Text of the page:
Campervanning In The Murcia Region – Spain
For The Weekend
The Region of Murcia is the 9th largest of the Spanish autonomous communities. The Murcia region lies at the center of theÂ Spanish Mediterranean coastal arch.
Alhama lies in the Valley of the river GuadalentÃn at the foot of the EspuÃ±a and La Muela ranges in Spain.
Defense towers, ruined town walls, renaissance-style palaces, and mansions of the former nobility are all part of the history of the valleys. To the Romans and Moors this town meant indulging in the thermal springs flowing off the mountain. This is what gives the town its name, Al-Hama, meaning hot springs in Arabic. There are also the ruins of the older Roman baths. It was the Roman baths established in the 1st century AD that were further developed and used into the Islamic period.
The city of Murcia was founded in 831 by Abd-Al-Rahman II in the center of the Valley of the River Segura. The city wall offers an amazing insight of the importance achieved by the city underÂ Arab rule. The remains of part of the wall are still visible in different places around the city; the wall originally measured 15 metres in height and had 95 towers. The importance of the city has also been measured by the numerous archaeological findings, such as the remains of a palace unearthed at the Las Claras Convent.
Close to Murcia, the main city in the region, Fortuna is well known for the richness of its springs. There are several fountains, such as la Higuera, la Cueva Negra or los BaÃ±os, whose baths were already known by the Romans and have evolved through the years to be transformed in modern day, as an important spa region.
Here’s my journey in a nutshell about our Campervanning in the Murcia Region of Spain.
I woke with a start, and instantly realized I was not in my own bed. Seconds later I remembered: I was in a campervan, in the campo (campsite) near Fortuna Spa, with only my companion and two dogs for company: there were no other campers on the site.
In mid-August, this felt very strange. We live on the coast and our tiny home town is crammed full of tourists â€“ madrileÃ±os mostly â€“ who have escaped to the seaside hoping for relief from the inland heat. The solitude was blissful, and we spent a peaceful evening reading and sipping wine until sundown, after a typically Spanish (!) Indian meal on an urbanization a couple of kilometers away, but invisible behind the palm trees.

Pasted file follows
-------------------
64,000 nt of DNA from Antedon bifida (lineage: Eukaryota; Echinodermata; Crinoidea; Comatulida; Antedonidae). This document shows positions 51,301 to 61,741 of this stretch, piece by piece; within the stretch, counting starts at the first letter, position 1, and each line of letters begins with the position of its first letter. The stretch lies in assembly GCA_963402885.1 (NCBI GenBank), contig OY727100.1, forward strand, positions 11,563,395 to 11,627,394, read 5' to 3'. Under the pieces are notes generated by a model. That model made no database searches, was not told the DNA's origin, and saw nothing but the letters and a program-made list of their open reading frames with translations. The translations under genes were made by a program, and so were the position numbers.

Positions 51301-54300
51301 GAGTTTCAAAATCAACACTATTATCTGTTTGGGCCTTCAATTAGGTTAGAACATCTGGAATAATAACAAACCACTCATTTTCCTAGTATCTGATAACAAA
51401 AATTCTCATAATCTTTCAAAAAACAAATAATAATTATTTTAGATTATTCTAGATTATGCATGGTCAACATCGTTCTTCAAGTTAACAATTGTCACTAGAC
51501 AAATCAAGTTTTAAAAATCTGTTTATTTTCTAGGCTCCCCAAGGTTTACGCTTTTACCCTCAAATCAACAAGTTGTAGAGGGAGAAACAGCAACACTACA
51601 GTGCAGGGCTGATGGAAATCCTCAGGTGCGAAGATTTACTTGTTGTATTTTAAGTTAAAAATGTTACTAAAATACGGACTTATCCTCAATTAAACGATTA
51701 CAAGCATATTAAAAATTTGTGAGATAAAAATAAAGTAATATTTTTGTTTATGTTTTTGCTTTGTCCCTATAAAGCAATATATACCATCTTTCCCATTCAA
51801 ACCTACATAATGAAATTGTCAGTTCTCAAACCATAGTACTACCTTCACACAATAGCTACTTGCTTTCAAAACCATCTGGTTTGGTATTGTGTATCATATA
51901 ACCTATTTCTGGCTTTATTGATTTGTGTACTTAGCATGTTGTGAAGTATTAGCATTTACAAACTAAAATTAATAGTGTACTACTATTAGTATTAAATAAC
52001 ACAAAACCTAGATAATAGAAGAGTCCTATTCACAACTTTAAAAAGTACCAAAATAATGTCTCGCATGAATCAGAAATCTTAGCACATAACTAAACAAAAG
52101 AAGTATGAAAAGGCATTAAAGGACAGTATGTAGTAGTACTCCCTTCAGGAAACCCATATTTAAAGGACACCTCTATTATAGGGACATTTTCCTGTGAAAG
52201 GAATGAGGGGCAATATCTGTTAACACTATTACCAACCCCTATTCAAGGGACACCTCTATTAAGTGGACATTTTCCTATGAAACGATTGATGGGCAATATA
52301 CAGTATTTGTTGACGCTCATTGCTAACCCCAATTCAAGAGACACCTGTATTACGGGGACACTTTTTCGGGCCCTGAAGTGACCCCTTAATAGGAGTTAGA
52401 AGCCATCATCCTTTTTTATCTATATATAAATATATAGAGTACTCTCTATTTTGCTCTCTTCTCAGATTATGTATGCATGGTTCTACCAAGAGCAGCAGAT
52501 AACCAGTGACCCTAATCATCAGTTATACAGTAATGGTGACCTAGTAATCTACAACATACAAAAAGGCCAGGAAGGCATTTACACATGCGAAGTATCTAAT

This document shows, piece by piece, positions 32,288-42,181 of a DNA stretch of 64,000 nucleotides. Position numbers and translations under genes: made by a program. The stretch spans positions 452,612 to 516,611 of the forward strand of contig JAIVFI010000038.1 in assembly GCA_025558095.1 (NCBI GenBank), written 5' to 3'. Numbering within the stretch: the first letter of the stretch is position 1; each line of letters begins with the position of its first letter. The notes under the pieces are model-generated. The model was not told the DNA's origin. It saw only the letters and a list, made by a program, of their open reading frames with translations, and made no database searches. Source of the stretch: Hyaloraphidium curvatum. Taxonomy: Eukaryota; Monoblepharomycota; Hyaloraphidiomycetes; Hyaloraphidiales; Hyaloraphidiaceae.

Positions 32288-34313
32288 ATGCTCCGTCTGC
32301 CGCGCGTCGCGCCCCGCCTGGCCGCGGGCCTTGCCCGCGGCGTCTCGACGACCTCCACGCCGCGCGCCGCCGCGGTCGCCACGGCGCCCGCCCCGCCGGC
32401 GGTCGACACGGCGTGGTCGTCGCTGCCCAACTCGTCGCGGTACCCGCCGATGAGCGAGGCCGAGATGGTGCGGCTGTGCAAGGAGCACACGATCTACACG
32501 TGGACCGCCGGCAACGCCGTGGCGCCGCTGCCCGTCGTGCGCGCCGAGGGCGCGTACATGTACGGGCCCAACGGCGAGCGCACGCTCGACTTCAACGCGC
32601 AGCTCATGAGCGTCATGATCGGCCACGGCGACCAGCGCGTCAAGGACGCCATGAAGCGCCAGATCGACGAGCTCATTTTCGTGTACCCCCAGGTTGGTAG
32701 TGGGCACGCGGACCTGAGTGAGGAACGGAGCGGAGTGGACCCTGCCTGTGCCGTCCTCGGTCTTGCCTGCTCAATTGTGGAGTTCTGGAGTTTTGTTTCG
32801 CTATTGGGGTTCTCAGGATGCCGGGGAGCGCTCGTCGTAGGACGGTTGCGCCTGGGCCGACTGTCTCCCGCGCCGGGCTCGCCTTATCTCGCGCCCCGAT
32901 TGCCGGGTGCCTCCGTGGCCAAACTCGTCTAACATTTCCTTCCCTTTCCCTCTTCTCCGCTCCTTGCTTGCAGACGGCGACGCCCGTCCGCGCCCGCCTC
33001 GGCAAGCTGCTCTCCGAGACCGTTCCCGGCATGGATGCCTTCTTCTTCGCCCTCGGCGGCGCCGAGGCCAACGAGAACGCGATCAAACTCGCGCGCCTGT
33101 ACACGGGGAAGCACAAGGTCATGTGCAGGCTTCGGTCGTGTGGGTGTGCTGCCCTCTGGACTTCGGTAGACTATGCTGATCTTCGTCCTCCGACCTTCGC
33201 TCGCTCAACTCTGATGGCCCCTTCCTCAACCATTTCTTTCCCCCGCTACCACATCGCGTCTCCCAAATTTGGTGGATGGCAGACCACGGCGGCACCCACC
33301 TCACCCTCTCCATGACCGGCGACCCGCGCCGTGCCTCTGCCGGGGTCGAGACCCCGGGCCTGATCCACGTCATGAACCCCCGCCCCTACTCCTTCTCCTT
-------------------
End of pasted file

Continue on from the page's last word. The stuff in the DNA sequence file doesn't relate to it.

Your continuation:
We had set off earlier in the day intending to visit the spa at Archena, but on arrival there weâ€™d learned that dogs are not allowed anywhere near the pools. We broke open our lunch picnic and considered our options. As the weather was scorching, there was no question of us bathing and leaving the dogs in the campervan, even in the underground carpark.
So we abandoned that idea and headed off again for Fortuna, where weâ€™d been told the pool is open from 10.00pm to 1.00am, and we could leave the dogs tied up by our van while we relished the soothing waters. So here we were, waking up duly cleansed and soothed by the spa minerals, and well rested.
There was something almost magical about being in a floodlit pool at night, with stars sprinkled across the sky. Unfortunately, many others had the same idea, so it was indeed a question of submersing ourselves up to our necks, rather than swimming.
We had arrived at Fortunaâ€™s fiesta time! Activities were scheduled for the week 10 -16 August. Todayâ€™s main event would be the presentation at 10.30pm of various societies and the coronation of Roman-style nymphs dressed in various costumes, followed by a late-night disco. As we had just escaped similar music and dancing events at home, we passed on that option and had an early night.
â€˜Where next?â€™ inquired my companion.Â I suggested Sierra EspuÃ±a, as I remembered being impressed by the area from a previous visit some 12 years ago. Off we set, and on the way, we stopped for lunch in Almaha de Murcia. The Terraza de los Bartolos hotel tempted me with goose liver pate coated in crushed peanuts â€“ rich but very tasty.
We tootled and pootled along winding country roads, gradually rising to an elevation of over 600 metres, the view becoming ever more enchanting as we climbed. Pine trees, rock formations, and dried up streams greeted us at every bend. El Berro was our destination, a delightful village with a bustling campsite full of families with dogs, caravans and awnings.
The earnest young lady at the pool reminded us to leave our chanclas sandals at the gate, to shower first, not to jump in, etc., etc. A sweet teenager doing her best to fulfil her summer job responsibilities: there had been deaths from over-zealous divers, she informed us, as the deep end was not very deep.
We dined a three-minute walk away from the site entrance in the rustic garden at La Parra, which opened early to accommodate us, and clambered into our camp bed, sleepily replete.
We both forgot to look for the meteor shower which was due to cross the sky in the wee small hours, as despite expecting a lot of noise from our fellow campers, the site was quiet and very civilised. After a breakfast of tostada con tomate, we wound our way downhill, passing an almost lunar landscape, and homeward, via Los Alcazares and the good old N332.
Hope you enjoyed my journey.